Equity Office » Hispanic Heritage Month

Hispanic Heritage Month

A collage of prominent Hispanic Americans, cutouts forming the frame of a square visual

Every year, from September 15 to October 15, our country recognizes and celebrates the culture and contributions of Latinx Americans to our nation. These weeks also mark the days in which many Latin American countries gained their independence from the countries they were colonized by (mostly Spain):
  • September 15 marks the anniversary of independence for Costa Rica, El Salvador, Guatemala, Honduras, and Nicaragua who declared independence in 1821.

  • September 16 marks the anniversary of Mexico’s independence.

  • September 18 marks the anniversary of Chile’s independence.

  • September 21 marks the anniversary of Belize’s independence.

This month is a celebratory time for autonomy and freedom, and for those of us that live in the United States, this is an important time to connect with the cultures of our motherlands. Typically, there’s a lot of food, dancing, and fun events (pre-COVID times). Hispanic Heritage Month is also a bit like being an American in Canada and celebrating the fourth of July with a small group of Americans -- it's definitely not as large as celebrating in your home country, but it’s still a great time and you celebrate sharing a common love for your country.

As educators, we recognize that Hispanic Heritage Month is also an excellent opportunity to learn more about our Latinx students and celebrate the diverse backgrounds that they come from! This starts with listening, and cultivating the safe spaces in your classrooms, and facilitating activities that encourage students to share where they are from. At the EPS we have students with families from many LatinX and Hispanic countries and we want to provide spaces for students and families to share this piece of themselves and their culture allowing them to feel seen, heard, and valued. Stay tuned for a flurry of events highlighting the heritage of many of our valued students, families and educators of the Hispanic LatinX disapora. 

Quick Terminology:
There are several terms to refer to Latinx students and families. The term ‘Latinx’ is generally used to describe Latin American students and families, but this term has its own flaws. Ultimately, there is no one right term and there is disagreement about what is the most appropriate term to use. Here is a quick glossary of some of these identity markers:

  • Hispanic is a term that derives from the Latin word ‘Hispanicus’ and refers to Spain and the Iberian Peninsula in Europe. This term refers to people, communities, and cultures connected to the Spanish language, Spanish culture, Spanish people, or to Spain in general. Critics of this term say it centers Spain’s colonialism.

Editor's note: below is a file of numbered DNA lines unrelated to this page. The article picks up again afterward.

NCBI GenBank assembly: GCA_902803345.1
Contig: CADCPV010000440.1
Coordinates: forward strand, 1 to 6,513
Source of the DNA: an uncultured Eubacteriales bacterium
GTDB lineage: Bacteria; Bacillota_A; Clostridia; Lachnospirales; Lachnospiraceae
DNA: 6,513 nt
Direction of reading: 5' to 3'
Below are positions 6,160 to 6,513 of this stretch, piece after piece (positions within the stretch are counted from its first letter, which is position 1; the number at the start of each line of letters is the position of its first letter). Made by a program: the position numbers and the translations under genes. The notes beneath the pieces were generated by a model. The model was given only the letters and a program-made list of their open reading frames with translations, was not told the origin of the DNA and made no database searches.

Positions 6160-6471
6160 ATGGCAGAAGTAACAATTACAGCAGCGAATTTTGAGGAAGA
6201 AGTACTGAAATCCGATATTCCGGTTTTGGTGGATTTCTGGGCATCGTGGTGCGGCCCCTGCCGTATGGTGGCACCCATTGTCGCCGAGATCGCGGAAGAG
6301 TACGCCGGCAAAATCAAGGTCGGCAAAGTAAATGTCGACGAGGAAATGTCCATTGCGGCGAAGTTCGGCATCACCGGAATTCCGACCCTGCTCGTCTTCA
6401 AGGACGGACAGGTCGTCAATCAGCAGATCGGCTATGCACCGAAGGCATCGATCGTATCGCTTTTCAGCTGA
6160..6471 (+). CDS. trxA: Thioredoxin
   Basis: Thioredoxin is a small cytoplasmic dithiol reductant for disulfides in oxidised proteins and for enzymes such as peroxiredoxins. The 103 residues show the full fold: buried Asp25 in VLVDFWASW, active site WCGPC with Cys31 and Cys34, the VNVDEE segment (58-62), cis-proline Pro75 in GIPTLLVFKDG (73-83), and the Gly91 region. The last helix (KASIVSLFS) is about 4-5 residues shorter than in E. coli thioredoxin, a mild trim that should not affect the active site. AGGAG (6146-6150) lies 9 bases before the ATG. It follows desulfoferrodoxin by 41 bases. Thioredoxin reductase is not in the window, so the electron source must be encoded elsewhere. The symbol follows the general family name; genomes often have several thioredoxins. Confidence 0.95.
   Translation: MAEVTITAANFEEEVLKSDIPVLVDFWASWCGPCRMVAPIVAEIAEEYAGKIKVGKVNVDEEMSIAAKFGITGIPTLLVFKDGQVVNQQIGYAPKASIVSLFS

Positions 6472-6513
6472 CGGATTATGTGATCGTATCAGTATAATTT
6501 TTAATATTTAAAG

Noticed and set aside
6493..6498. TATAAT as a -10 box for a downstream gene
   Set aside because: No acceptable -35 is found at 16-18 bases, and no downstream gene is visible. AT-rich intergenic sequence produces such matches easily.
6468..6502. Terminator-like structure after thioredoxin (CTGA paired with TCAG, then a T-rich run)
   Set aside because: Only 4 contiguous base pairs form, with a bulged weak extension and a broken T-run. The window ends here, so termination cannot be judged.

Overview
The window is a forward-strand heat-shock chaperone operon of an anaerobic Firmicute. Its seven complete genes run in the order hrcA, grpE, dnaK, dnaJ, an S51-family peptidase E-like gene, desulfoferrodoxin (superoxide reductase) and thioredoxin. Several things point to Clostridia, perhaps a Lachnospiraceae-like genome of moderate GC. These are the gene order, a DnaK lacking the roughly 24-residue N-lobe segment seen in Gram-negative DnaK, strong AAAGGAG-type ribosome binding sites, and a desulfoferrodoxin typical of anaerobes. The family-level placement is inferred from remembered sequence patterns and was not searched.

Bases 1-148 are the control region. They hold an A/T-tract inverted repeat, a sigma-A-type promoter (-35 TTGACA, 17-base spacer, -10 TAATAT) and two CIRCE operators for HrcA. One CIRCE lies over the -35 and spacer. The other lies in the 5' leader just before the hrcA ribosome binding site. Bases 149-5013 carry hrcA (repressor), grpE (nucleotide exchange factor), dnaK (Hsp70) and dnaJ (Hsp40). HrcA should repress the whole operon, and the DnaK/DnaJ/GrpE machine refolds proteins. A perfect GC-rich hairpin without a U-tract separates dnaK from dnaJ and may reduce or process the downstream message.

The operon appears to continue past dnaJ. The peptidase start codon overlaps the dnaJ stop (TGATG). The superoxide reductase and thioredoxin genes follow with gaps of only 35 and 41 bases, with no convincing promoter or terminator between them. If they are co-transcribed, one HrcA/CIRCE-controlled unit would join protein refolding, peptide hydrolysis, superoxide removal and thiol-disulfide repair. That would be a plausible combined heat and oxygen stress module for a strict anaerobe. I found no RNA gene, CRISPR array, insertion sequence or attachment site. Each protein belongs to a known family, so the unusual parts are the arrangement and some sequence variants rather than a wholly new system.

• Latinx or Latine is a gender-neutral term that is used instead of Latino, Latina, and Latin@ that refers to people of Latin American cultural or ethnic identity. This term is very recent and is more popularized in academic settings, and only 3% of Latino adults use this term. Some critique this term as being difficult to pronounce in Spanish and not being used in Spanish-speaking countries at all, so this term may not be the best term to use with families with Latin American heritage since it may be alienating. However, this term is inclusive of people of all gender identities and is useful for LGBTQ+ identifying Latin Americans who wish to avoid the gender binary that is frequently utilized in the Spanish language.

  • Chicano, Chicana, or Chicanx is an identity that describes people of Mexican descent born in the US. This identity is also associated with the social and political movement to combat structural racism and reject assimilation in the 60s and 70s.

  • Spanish-Speaking refers to people who speak Spanish. While useful in its generality, it does not describe a country of origin or ethnic identity. Additionally, ESL stands for ‘English as a Second or Foreign Language’ describes students in school who learn to speak English with a different native language.

  • Many Latinx people also prefer country of origin labels (such as Mexican or Cuban or Ecuadorian) to pan-ethnic terms such as Latinx or Hispanic. In a study done by the Pew Center in 2015, 50% of Hispanics described themselves most often by their country of origin/heritage, while 23% used the term Hispanic/Latino, and 23% identified as American.

Because there is no one term, it is important to allow students space to use the identity label that most resonates with them. We look forward to celebrating, sharing and honoring culture. 

National Hispanic Heritage Month